Arthur Schlesinger, author and political confidante, is dead at 89

Arthur Schlesinger, author and political confidante, is dead at 89Arthur Schlesinger, author and political confidante, is dead at 89

Arthur Schlesinger, unapologetic liberal, author, and a long-standing member of the innermost of inner circles in Washington, D.C. for decades, died February 28, 2007, after suffering a heart attack. He was 89.

Recipient of multiple literary awards, including the Pulitzer for The Age of Jackson (1946) and A Thousand Days: John F. Kennedy in the White House (1966) and the National Book Award for A Thousand Days: John F. Kennedy in the White House (1966) and Robert Kennedy and His Times (1979), Schlesinger was invited by JFK to be a special counsel in the White House in 1961.

Schlesinger’s last book was War and the American Presidency, published in 2004.

New Fiction on the New York Times Best Sellers List (2/25/07)

If you are in the mood for romance, Natural Born Charmer delivers the love and laughter with a happily ever after ending. This is the latest in Phillips' contemporary series featuring members of the fictional Chicago Stars professional football team.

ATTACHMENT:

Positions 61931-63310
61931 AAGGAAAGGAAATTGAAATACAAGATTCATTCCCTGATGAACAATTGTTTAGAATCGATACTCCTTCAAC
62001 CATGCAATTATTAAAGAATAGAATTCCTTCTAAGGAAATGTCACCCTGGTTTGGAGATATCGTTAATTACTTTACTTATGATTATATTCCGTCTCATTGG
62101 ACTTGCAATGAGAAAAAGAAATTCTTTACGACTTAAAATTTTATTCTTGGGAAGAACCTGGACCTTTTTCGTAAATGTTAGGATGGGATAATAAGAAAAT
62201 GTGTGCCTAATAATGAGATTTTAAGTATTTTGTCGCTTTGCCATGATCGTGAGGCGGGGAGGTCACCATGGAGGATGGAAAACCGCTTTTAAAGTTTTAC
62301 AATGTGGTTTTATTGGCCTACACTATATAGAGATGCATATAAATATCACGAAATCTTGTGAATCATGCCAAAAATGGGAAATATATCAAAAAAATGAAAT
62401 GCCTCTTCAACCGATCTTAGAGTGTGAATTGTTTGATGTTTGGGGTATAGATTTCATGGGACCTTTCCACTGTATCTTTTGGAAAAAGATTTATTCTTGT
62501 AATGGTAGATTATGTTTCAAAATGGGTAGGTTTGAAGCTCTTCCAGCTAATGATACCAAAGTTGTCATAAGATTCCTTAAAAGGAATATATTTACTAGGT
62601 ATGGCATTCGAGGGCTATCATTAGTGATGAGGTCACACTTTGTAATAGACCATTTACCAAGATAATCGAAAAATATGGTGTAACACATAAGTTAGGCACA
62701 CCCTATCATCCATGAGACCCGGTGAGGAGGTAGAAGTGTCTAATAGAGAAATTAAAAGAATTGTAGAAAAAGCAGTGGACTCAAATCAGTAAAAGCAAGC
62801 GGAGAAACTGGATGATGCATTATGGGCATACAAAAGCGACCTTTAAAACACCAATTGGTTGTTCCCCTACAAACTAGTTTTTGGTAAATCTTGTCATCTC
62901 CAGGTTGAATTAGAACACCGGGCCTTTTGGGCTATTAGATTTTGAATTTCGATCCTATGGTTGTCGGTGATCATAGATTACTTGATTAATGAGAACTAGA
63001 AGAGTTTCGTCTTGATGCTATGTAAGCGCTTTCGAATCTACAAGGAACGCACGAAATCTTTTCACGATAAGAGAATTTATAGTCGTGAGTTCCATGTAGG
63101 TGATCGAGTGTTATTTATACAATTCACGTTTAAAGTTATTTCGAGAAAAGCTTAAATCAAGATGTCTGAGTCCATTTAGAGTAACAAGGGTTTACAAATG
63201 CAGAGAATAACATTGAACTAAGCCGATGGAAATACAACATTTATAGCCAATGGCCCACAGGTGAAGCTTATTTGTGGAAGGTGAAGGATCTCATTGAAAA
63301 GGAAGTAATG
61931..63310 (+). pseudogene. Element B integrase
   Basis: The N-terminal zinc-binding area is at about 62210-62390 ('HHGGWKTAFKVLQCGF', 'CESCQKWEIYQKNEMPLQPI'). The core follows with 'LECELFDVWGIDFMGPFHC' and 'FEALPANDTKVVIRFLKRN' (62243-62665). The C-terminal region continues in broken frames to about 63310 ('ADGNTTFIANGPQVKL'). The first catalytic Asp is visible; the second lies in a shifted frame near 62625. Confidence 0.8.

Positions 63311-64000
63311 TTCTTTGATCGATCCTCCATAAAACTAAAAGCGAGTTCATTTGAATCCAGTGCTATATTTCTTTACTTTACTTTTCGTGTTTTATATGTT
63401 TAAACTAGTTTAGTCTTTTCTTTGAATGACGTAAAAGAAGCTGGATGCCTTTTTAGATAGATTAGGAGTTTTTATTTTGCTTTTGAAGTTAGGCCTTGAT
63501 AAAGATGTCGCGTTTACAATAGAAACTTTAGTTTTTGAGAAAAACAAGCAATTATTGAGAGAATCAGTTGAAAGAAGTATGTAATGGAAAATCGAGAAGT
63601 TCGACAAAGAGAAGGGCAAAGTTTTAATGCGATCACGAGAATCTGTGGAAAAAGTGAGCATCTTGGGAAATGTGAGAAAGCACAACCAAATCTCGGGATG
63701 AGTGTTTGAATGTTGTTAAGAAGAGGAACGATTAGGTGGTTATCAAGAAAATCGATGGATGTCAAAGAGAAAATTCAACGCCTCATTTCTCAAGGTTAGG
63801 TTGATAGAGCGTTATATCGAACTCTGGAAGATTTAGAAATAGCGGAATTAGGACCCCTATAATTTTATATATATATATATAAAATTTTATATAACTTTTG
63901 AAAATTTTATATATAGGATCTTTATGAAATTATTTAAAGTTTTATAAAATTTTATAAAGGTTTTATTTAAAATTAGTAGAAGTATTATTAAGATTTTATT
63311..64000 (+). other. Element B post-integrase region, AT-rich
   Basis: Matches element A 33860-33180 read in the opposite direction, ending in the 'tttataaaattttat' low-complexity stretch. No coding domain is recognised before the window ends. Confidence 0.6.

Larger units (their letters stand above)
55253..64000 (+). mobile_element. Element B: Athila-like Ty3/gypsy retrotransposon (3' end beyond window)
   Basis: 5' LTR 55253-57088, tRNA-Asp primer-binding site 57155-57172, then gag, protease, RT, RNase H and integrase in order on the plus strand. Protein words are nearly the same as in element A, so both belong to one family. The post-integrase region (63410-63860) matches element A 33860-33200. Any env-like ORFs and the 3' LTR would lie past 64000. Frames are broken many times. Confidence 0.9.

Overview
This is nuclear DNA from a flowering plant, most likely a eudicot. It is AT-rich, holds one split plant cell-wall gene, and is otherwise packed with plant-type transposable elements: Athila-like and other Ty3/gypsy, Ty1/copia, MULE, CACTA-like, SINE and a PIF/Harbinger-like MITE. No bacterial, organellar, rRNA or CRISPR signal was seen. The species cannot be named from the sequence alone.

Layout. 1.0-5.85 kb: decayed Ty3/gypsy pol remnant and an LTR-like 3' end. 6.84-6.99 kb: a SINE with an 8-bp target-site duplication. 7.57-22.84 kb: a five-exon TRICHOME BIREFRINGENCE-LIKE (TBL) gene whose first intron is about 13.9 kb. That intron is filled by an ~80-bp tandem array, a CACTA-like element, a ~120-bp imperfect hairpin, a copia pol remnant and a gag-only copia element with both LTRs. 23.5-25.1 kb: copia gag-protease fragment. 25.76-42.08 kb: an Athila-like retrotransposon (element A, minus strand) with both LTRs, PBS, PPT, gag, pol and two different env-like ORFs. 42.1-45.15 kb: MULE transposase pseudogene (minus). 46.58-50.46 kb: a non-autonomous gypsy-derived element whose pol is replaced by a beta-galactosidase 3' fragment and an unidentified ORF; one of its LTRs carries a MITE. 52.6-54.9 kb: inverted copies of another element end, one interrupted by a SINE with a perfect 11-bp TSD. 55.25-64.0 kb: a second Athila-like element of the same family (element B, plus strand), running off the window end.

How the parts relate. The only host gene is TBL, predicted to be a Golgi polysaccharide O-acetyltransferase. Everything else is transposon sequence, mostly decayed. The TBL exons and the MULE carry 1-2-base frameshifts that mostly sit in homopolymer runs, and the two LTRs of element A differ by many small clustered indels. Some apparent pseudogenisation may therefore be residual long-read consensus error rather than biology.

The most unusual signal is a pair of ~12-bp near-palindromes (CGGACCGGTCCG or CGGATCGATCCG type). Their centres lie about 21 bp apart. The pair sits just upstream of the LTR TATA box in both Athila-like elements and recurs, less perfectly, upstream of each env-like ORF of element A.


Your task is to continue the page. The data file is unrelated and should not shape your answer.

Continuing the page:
At #1 is Step on a Crack by James Patterson and Michael Ledwidge: "A detective raising 10 children alone must rescue 34 high-level hostages."

At #3 is Natural Born Charmer by Susan Elizabeth Phillips: "Opposites attract as a football player and a portrait painter embark on a road trip."

At #4 is High Profile by Robert B. Parker: "Jesse Stone, the police chief of Paradise, Mass., investigates the death of a controversial talk-show host and a young woman."

At #12 is Family Tree by Barbara Delinksy: "A white woman searches for the father she never knew after she unexpectedly gives birth to a black child."

Life in the Nebraska Sandhills

Stunning prose and a moving story of a Nebraska family caught in its own history mark The Floor of the Sky by Pamela Carter Joern. Toby Jenkins, 72, tries to hold on to the Sears Roebuck farmhouse she's lived in since the 1920's but an opportunistic banker has profits on his mind and a ready buyer. In the midst of this crisis comes Lila, Toby's 16 year old pregnant granddaughter sent by her mother to spend her incubation time with her grandmother. Metal-studded Lila, at first angry and uncommunicative, finds solace in Toby's love and then begins to uncover secrets about Toby's youth. These characters grew on me and I began to care what happened to them.